Keep in mind that the owner will have to protect the German Boxer from heat and cold. Because his coat and muzzle are short, he is extremely uncomfortable with temperature changes. The breed is considered a gentle creature that suffers from all kinds of weather conditions, which have health consequences for the dog. Get him some interesting winter coveralls or a raincoat to protect him from rain and snow so he does not get too cold. Not only will this save the pet from inflammation, but it will also give you positive emotions that you will get when you see this miracle in unique clothes.

Boxers get along well both in a private home and in an apartment. The only prerequisite: they do not like to be left alone, as these dogs have a high need for companionship and physical activity. If their conditions are ignored and left home alone, they can exhibit destructive behavior. This breed is ideal for those who prefer not to part with their pet or for large, noisy families whose home is seldom empty.

A Boxer’s anger level is low. This applies to strangers as well as other dogs. With strangers, the dog is cautious, balanced, but vigilant. Because of its dynamic nature, even the most spoiled and frisky child can easily find a common language with the German Boxer.


Although the German Boxer’s coat is short and smooth, the shedding rate is high. It is recommended to comb and bathe the dog once a week. After bathing, it is better to brush the dog with a soft brush with short teeth. It is better to wipe and clean the eyes and ears 3-4 times a week. Claws should be trimmed about three times a month.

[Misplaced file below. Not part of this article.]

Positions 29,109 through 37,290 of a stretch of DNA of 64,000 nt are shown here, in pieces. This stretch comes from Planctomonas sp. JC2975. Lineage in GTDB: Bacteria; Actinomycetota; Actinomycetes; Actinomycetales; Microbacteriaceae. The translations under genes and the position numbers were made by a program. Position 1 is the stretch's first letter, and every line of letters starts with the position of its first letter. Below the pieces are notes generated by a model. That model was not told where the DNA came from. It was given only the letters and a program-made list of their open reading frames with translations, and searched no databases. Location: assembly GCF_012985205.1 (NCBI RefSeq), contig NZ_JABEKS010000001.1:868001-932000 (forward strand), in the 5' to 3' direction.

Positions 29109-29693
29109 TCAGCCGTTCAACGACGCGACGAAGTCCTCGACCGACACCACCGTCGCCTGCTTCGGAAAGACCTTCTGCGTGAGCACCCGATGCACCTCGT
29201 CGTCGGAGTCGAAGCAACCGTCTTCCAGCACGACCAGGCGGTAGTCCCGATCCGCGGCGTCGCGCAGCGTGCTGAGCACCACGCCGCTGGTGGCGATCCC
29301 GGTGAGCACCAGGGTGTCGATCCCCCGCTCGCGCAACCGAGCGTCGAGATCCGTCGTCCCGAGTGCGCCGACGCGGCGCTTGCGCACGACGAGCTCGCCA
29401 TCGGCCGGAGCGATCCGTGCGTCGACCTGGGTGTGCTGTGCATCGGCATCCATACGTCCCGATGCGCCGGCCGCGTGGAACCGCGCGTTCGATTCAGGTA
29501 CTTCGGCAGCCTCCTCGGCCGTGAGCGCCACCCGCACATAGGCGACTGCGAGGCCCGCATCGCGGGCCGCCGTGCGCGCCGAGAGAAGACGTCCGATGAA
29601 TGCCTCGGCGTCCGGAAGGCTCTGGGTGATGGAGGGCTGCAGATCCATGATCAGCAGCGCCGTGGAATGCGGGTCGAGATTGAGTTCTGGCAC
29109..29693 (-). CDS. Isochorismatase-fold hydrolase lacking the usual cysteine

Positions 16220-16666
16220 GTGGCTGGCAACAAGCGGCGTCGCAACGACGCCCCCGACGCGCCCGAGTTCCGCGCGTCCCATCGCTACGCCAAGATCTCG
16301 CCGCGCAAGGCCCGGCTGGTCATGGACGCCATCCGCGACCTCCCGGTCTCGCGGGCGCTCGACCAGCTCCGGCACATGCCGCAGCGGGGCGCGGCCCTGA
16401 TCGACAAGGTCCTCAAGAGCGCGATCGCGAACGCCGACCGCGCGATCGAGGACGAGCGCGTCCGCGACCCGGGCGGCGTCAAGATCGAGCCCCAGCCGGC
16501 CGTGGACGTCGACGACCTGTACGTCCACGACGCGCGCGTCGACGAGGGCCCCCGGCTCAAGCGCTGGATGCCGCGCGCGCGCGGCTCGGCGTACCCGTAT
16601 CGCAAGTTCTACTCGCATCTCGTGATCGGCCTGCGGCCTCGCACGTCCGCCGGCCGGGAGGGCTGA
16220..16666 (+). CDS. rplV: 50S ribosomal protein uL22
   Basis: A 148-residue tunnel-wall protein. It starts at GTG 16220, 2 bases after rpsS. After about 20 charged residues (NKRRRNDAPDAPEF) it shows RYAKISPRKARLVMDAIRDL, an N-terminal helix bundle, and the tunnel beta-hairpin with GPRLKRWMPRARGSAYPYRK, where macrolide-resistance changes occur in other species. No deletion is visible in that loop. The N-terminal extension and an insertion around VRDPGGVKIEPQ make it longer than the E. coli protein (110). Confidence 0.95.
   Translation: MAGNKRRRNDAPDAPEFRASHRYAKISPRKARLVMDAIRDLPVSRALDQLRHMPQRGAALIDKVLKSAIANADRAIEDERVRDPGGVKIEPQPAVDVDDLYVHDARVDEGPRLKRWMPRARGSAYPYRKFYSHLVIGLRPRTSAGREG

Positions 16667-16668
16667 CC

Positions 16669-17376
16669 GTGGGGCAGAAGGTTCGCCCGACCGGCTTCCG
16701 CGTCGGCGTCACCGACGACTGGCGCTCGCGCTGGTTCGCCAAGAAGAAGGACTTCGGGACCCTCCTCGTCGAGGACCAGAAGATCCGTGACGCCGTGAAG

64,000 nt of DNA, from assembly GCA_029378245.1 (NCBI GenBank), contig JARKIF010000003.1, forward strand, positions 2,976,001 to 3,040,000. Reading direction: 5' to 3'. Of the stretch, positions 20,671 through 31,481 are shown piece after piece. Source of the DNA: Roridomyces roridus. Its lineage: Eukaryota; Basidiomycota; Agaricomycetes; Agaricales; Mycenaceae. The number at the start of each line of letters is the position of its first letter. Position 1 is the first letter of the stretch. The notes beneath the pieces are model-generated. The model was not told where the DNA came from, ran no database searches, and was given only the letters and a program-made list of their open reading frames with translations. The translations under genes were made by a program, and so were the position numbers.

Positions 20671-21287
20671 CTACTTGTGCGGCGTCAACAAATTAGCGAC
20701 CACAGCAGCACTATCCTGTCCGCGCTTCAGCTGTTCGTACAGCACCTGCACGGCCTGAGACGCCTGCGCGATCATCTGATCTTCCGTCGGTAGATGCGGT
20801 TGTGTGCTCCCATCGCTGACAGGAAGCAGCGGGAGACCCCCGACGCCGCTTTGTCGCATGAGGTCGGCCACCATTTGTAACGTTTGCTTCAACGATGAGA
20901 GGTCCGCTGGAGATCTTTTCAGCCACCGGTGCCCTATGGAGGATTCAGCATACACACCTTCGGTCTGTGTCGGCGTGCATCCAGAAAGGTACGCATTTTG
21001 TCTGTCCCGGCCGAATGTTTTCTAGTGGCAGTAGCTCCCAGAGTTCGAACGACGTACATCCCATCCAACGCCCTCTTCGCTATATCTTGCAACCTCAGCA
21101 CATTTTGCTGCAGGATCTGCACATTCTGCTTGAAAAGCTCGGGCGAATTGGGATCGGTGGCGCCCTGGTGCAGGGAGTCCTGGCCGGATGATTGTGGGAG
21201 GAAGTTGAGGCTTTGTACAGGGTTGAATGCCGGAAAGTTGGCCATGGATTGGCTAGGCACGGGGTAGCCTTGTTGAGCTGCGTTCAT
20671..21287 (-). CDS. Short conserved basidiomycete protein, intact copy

Training classes for the German Boxer are better to start at an early age. The dog is endowed with good intellect, obedience, and memory, so training and training will go without problems. Boxer’s outgoing nature will help you quickly learn commands. You can’t discipline him because he’s more likely to ignore your actions. Praise and treats with your pet’s favorite treats may help. Be patient, creative, and, most importantly, in tune with him. Get him on your side, and you won’t need to wait long for results.

Common diseases

The breed is prone to some diseases:

  • dermatitis and allergic reactions;
  • deafness (about 20-40% of white pups are born deaf. The disease can affect one or both ears at once);
  • hypothyroidism;
  • an inherited disorder: boxy cardiomyopathy (BCM). Also called boxer arrhythmic cardiomyopathy (BAC), familial ventricular arrhythmia (FVA);
  • corneal dystrophy;
  • gastric torsion;
  • aortic stenosis / subaortic stenosis (AS / SAS). It is one of the most common heart defects in German boxers;
  • boxers are especially prone to developing lymphoma and brain tumors. Specimens with excessive white markings can tan in the sun and even develop skin cancer.


German Boxers are not picky about food. They will gladly eat whatever they see on the owner’s plate. That is why it is better to choose food seriously and responsibly. Do not allow the food in the diet that can harm the digestive system of the pet.